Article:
A Canadian man who devised an elaborate scheme to defraud elderly U.S. citizens while using monetary transmitters like Western Union and Bitcoin has been caught. Stephan Moskwyn is looking at up to thirty years in federal prison for money laundering and related crimes performed in Southern Florida.
Scammed grandparents into thinking relatives were in financial trouble
The basic premise was simple: Call the large elderly population in Florida from a Canadian call center and purport to be a grandchild or other relative in need of money, due to a legal issue or accident. The callers would have them send the funds in the form of pre-paid debit cards, or money orders via Western Union, which would later be cashed in foreign markets like Chile and the Dominican Republic.
Then “virtual money orders” were converted to Bitcoin by Moskwyn. He had bought pre-paid debit cards in Miami-Dade and Broward counties to execute the scams, which is when he met with witnesses who were working for federal law enforcement, according to documents submitted to the court. Those who were scammed would even go the extra mile to help, sending more funds than requested multiple times, according to federal investigators.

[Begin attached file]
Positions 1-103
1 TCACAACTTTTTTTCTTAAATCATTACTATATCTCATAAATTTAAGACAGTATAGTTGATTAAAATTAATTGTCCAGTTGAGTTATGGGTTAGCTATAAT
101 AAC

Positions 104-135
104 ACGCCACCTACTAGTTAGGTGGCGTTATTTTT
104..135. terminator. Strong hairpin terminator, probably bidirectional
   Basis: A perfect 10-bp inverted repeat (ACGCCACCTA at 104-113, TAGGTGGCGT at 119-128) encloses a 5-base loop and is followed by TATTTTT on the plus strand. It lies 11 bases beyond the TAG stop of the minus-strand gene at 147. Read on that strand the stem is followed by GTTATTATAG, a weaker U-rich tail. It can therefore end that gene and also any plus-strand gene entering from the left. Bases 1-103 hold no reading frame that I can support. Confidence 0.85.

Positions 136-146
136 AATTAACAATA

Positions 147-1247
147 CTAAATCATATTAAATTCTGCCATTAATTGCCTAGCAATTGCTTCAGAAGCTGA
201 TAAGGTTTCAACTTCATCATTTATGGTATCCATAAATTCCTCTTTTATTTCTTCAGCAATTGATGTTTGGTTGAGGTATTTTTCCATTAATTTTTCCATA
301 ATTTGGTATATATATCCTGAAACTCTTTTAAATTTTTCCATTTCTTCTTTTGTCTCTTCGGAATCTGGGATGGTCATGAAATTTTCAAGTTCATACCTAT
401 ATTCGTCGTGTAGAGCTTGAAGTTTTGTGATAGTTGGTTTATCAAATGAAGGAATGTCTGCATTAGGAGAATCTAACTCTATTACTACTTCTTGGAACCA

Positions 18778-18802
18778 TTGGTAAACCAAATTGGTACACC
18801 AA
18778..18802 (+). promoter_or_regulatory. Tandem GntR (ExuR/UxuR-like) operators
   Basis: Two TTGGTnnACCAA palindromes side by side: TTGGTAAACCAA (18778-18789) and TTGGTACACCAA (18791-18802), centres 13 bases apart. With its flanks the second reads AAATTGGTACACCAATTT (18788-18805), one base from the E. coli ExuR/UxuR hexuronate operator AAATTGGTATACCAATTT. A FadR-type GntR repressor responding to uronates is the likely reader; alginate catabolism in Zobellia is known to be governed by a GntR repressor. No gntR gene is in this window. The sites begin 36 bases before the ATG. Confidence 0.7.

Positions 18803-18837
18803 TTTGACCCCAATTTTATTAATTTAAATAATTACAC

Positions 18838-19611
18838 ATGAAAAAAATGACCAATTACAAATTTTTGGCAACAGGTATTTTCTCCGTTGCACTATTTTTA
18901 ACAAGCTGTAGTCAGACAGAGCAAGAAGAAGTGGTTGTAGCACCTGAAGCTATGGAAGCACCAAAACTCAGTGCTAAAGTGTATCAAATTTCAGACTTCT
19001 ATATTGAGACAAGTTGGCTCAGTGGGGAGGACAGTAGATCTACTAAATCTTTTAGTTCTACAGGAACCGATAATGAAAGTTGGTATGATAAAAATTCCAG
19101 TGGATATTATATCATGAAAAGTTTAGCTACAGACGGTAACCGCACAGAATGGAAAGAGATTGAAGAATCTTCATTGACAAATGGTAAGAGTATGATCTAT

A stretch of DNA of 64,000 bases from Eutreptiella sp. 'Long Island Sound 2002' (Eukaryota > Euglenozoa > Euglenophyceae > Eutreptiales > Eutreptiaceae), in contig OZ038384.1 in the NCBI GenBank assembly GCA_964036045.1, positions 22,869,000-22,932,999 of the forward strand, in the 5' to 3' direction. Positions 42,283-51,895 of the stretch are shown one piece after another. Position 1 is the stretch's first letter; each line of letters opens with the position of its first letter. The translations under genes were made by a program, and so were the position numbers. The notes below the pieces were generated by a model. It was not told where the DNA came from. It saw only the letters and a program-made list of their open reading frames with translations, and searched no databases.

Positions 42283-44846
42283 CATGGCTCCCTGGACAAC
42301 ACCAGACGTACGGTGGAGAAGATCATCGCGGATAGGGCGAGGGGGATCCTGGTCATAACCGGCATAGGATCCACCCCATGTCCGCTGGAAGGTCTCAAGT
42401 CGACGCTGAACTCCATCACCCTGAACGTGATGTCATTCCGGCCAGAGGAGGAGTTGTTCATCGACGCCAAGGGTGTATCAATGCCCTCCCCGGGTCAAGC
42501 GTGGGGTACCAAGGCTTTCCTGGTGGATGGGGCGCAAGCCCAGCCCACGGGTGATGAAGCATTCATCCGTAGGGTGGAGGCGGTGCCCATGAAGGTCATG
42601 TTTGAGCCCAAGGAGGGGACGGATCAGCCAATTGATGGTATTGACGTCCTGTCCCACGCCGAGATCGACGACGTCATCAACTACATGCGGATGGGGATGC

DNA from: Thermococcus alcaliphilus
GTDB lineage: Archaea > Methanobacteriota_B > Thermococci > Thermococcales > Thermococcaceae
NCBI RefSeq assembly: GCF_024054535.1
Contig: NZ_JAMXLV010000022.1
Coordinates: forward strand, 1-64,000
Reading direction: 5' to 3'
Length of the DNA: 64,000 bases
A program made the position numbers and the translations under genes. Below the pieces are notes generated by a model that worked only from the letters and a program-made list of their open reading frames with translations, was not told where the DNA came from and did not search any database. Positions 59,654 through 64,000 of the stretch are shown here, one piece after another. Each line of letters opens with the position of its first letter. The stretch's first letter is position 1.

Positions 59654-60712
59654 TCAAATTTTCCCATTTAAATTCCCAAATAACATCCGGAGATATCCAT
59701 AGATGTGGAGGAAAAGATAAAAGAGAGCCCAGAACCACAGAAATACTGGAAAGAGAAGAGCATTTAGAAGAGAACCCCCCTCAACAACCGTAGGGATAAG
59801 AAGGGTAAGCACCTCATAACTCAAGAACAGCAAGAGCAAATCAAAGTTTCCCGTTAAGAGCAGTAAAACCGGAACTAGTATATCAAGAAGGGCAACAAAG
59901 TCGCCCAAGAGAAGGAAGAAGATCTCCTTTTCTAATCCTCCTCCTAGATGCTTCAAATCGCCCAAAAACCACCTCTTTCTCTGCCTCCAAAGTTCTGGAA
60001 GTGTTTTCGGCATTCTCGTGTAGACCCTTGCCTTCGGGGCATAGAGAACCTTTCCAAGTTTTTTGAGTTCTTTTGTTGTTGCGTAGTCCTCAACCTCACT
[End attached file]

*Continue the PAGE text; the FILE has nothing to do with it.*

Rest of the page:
U.S. Attorney Wifredo Ferrer said:
"This scam exploited the kindness and trust of elderly American citizens by convincing them that loved ones were in trouble and needed money […] Criminals who engage in these scams must know that they are not safe from prosecution, merely because they operate from foreign countries or use virtual currencies."
Moskwyn spent times traveling between Miami, Chile and the Dominican Republic, buying more pre-paid debit cards when he was in Miami. He was finally arrested by the authorities last week on one of his flights between Chile and the Dominican Republic, during a layover in Miami. Moskwyn will be arraigned in the coming days.
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